Designing for Manufacture, a new course taught by Cory Schaffhausen (Product Design), introduces students to manufacturing processes through hands-on projects in the DigiFabLab and gives them a chance to design under client constraints. Their candy customer, Spoon and Stable pastry chef Diane Yang, encouraged the class to experiment with unique shapes and to design for the modest scale of a dessert plate. To build a lollipop mold, students used technologies essential to the product design industry. They created computer models of their lollipop designs using SolidWorks, Rhino, or a similar CAD program. Schaffhausen explained that this is the same software companies use to create everything from household goods to medical devices.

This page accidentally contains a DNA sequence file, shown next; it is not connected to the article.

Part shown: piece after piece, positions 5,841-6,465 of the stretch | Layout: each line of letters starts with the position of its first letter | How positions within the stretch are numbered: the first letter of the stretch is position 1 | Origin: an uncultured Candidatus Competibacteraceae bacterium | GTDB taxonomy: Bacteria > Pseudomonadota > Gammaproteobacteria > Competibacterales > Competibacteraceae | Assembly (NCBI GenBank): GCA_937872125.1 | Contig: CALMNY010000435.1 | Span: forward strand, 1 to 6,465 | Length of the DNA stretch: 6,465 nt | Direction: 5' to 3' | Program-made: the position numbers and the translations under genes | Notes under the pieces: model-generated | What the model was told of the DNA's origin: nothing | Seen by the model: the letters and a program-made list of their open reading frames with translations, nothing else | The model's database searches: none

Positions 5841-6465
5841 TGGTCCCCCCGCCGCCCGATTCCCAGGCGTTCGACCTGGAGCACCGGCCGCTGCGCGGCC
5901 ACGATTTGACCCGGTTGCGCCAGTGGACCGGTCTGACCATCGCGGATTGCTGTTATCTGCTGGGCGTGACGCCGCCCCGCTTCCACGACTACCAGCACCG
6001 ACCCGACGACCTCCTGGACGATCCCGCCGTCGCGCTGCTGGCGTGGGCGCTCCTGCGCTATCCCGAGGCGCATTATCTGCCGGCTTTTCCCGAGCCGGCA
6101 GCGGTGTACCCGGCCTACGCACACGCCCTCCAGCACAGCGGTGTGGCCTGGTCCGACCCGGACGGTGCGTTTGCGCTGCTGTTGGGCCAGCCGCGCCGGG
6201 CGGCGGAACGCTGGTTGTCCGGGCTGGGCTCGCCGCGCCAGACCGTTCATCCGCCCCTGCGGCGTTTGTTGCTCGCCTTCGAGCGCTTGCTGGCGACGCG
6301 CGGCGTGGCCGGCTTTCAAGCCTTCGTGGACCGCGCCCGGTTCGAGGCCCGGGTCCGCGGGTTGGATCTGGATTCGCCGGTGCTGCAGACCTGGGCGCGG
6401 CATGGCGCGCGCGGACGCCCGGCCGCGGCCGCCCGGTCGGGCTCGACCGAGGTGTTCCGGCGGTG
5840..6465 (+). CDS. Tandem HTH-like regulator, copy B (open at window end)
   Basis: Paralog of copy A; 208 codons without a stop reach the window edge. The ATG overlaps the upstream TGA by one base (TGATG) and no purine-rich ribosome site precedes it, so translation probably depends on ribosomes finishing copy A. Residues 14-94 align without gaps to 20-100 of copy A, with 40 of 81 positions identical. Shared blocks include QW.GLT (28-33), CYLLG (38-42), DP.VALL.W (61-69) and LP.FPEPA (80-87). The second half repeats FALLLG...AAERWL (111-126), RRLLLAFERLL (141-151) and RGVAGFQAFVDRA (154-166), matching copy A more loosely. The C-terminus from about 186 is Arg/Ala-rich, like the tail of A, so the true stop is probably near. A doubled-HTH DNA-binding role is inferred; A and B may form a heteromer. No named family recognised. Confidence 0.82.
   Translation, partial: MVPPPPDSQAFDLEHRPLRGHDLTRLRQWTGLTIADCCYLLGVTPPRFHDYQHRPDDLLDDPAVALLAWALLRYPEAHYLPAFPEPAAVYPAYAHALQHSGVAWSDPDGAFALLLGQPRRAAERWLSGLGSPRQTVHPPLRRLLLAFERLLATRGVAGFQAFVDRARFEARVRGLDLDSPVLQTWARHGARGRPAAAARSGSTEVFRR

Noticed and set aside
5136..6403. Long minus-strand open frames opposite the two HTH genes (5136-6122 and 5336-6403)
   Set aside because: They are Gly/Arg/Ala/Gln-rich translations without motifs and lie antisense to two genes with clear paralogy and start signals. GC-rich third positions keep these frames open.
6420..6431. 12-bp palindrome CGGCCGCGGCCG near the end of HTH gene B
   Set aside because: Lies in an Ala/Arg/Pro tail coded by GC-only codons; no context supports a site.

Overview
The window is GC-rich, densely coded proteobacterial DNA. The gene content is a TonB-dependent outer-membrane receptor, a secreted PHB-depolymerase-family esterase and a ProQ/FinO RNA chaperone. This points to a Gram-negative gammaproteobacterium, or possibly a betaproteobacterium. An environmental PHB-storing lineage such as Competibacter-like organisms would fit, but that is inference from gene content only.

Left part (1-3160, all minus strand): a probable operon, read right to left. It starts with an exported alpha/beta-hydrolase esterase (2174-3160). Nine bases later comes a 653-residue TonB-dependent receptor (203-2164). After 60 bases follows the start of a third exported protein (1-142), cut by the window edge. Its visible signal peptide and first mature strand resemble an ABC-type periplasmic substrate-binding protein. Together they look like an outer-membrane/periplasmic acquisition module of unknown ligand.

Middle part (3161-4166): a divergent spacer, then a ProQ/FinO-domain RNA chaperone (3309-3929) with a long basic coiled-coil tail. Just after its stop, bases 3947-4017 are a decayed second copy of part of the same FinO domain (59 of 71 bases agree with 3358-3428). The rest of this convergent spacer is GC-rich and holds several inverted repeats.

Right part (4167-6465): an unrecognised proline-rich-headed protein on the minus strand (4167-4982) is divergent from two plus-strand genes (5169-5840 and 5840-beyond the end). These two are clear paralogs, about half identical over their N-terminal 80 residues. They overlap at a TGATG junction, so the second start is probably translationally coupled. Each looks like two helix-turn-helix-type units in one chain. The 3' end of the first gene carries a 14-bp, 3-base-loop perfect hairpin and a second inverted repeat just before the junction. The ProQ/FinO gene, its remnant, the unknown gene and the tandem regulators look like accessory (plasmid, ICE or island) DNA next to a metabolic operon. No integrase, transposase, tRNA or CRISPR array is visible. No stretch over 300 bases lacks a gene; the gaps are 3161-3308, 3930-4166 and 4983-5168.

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Next, they used RhinoCAM (Computer Aided Manufacturing) to plan the specific instructions to send to a CNC machine based on the part geometry and cutting tools. â€œIn industry, any product component or tool or mold that is to be machined is processed using a CAM software package,â€? Schaffhausen said. Finally, the students used a three-axis CNC router to machine the final lollipop design into an acrylic block. The CNC routers in the DigiFabLab are very similar to larger CNC machines used in industry to produce machined parts. To finish, the students stacked their individual machined patterns together in order to pour a single silicone mold, which Yang used to cast an assortment of bright green lollipops. Although this small-batch mold process is rarely used in industry, it gave the students a taste of the entire manufacturing process. z.umn.edu/emg16a facebook.com/uofmdesign